What to Expect During Your Allergy Skin Testing Appointment
Skin tests are methods of testing for allergic antibodies. A test consists of introducing small amounts of the suspected substance, or allergen, into the skin and noting the development of a positive reaction (which consists of a wheal, swelling, or flare in the surrounding area of redness). The results are read at 15 minutes after the application of the allergen. You will be tested to important airborne allergens and possibly some foods.
possibly some foods
The skin testing appointment generally takes 60 minutes. If you have a specific allergic sensitivity to one of the allergens, a red, raised, itchy bump (caused by histamine release into the skin) will appear on your skin within 15 minutes. These positive reactions will gradually disappear over a period of 30 to 60 minutes, and, typically, no treatment is necessary for this itchiness.
Occasionally local swelling at a test site will begin 4 to 8 hours after the skin tests are applied, particularly at sites of intradermal testing. These reactions are not serious and will disappear over the next week or so. They should be measured and reported to your physician at your next visit.
1. No prescription or over the counter oral antihistamines should be used 4 to 5 days prior to scheduled skin testing. These include cold tablets, sinus tablets, hay fever medications, or oral treatments for itchy skin, over the counter allergy medications, such as Claritin, Zyrtec, Allegra, Actifed, Dimetapp, Benadryl, and many others.
Prescription antihistamines such as Clarinex and Xyzol should also be stopped at least 5 days prior to testing. If you have any questions whether or not you are using an antihistamine, please ask the nurse or the doctor. In some instances a longer period of time off these medications may be necessary.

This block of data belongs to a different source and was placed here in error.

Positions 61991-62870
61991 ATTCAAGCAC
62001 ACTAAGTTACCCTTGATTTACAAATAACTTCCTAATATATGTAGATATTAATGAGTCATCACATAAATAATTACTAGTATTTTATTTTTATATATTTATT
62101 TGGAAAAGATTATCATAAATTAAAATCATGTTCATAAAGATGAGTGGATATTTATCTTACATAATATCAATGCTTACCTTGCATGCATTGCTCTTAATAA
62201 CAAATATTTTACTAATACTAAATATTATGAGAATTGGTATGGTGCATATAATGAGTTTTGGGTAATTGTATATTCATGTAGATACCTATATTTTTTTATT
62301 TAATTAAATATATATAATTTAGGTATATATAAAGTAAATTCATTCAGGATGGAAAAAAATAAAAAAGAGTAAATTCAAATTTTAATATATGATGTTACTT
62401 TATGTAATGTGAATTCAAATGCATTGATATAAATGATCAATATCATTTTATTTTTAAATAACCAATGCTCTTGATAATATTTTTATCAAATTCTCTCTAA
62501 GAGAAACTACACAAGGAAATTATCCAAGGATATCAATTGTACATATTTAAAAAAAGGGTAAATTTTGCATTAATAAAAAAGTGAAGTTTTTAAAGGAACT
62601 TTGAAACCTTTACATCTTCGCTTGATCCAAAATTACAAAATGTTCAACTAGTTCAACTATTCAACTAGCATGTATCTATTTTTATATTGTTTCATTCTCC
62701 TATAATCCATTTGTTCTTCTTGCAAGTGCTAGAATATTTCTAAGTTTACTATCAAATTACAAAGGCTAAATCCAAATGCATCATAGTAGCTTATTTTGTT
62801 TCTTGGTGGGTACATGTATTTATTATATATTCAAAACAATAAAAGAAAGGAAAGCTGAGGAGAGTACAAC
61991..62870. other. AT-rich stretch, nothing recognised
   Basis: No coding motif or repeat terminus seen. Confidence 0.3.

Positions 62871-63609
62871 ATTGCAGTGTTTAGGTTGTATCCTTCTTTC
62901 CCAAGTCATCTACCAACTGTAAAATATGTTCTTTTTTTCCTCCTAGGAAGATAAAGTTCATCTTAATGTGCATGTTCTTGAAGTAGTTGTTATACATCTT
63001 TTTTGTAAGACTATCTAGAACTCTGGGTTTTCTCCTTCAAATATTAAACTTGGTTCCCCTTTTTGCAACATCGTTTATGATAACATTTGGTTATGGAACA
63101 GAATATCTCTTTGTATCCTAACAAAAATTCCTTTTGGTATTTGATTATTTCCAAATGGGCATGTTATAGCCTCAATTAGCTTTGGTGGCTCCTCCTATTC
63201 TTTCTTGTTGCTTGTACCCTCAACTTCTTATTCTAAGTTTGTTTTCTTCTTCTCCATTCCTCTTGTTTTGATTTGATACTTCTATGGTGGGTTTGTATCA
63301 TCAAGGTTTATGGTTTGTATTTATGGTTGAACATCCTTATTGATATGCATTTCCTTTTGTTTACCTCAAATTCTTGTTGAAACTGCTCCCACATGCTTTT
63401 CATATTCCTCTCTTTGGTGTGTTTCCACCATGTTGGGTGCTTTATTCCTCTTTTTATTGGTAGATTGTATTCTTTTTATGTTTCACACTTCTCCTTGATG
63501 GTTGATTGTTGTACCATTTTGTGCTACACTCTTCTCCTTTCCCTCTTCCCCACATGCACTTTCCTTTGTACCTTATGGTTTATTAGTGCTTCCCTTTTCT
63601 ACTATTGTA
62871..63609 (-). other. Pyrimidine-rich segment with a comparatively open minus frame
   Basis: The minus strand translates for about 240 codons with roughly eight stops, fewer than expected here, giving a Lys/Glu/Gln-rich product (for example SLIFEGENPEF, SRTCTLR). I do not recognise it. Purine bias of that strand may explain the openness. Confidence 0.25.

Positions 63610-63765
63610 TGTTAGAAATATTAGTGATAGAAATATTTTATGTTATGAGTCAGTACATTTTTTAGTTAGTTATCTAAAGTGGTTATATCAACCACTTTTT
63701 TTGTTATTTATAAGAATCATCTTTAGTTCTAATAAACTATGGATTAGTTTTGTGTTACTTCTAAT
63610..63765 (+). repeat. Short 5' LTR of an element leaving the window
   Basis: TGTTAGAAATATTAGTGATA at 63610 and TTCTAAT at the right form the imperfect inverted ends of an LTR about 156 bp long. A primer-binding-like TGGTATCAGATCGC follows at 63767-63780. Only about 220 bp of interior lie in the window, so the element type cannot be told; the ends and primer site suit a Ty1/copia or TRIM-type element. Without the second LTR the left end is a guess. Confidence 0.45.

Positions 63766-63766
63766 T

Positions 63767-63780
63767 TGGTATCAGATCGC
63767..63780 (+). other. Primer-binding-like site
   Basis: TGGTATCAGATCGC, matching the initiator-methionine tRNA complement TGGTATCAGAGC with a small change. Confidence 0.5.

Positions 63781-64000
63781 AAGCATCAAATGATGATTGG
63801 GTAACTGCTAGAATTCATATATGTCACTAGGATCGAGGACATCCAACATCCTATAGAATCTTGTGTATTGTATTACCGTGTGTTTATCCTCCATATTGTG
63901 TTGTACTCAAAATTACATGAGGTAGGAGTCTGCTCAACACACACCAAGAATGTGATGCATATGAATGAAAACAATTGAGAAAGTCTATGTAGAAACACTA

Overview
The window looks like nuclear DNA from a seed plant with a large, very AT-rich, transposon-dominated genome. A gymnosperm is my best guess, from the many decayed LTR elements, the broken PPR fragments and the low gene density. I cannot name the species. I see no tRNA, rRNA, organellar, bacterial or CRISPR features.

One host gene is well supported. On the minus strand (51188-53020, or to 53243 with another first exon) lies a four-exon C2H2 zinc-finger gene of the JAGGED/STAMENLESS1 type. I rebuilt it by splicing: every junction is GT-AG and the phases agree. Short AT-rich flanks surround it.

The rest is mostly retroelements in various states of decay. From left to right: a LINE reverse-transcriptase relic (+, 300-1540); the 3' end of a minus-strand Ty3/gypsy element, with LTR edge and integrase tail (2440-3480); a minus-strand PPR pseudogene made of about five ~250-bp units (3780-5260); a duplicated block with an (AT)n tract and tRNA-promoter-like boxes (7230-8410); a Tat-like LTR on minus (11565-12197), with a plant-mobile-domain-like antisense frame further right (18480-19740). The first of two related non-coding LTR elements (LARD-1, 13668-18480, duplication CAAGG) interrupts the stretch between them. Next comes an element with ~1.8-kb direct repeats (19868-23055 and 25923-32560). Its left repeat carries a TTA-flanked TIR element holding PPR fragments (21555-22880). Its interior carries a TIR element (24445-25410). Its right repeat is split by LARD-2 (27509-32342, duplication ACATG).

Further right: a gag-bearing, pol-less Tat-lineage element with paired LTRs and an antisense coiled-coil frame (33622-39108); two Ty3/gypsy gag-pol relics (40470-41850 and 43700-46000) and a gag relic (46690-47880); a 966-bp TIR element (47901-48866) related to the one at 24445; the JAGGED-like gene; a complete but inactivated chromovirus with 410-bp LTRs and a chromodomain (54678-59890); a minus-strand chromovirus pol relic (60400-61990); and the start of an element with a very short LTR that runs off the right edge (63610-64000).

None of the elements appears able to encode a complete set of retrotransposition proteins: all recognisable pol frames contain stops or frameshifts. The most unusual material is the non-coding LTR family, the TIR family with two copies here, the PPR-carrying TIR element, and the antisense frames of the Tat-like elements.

2. You should discontinue your nasal and eye antihistamine medications, such as Patanase, Pataday, Astepro, Optivar, or Astelin at least 2 days before the testing. In some instances a longer period of time off these medications may be necessary. If you have any questions whether or not you are using an antihistamine, please ask the nurse or the doctor. In some instances a longer period of time off these medications may be necessary.
3. Medications such as over the counter sleeping medications (e.g. Tylenol PM) and other prescribed drugs, such as Ranitidine (Zantac), Pepcid (famotidine) as well as amitriptyline hydrochloride (Elavil), hydroxyzine (Atarax), doxepin (Sinequan), and imipramine (Tofranil) have antihistaminic activity and should be discontinued at least 2 weeks prior to receiving skin test after consultation with your physician. Please make the doctor or nurse aware of the fact that you are taking these medications so that you may be advised as to how long prior to testing you should stop taking them.
1. You may continue to use your intranasal allergy sprays such as Flonase, Rhinocort, Nasonex, Nasacort, Omnaris, Veramyst and Nasarel.
2. Asthma inhalers (inhaled steroids and bronchodilators); leukotriene antagonist s (e.g.Singulair, Accolate) and oral theophylline (Theo-Dur, T-Phyl, Uniphyl, Theo-24, etc.) do not interfere with skin testing and should be used as prescribed.
3. Most drugs do not interfere with skin testing but make certain that your physician and nurse know about every drug you are taking (bring a list if necessary.
If you have any further questions, please do not hesitate to call Nettie at Lake Country Pediatrics, S.C. 262-569-7100.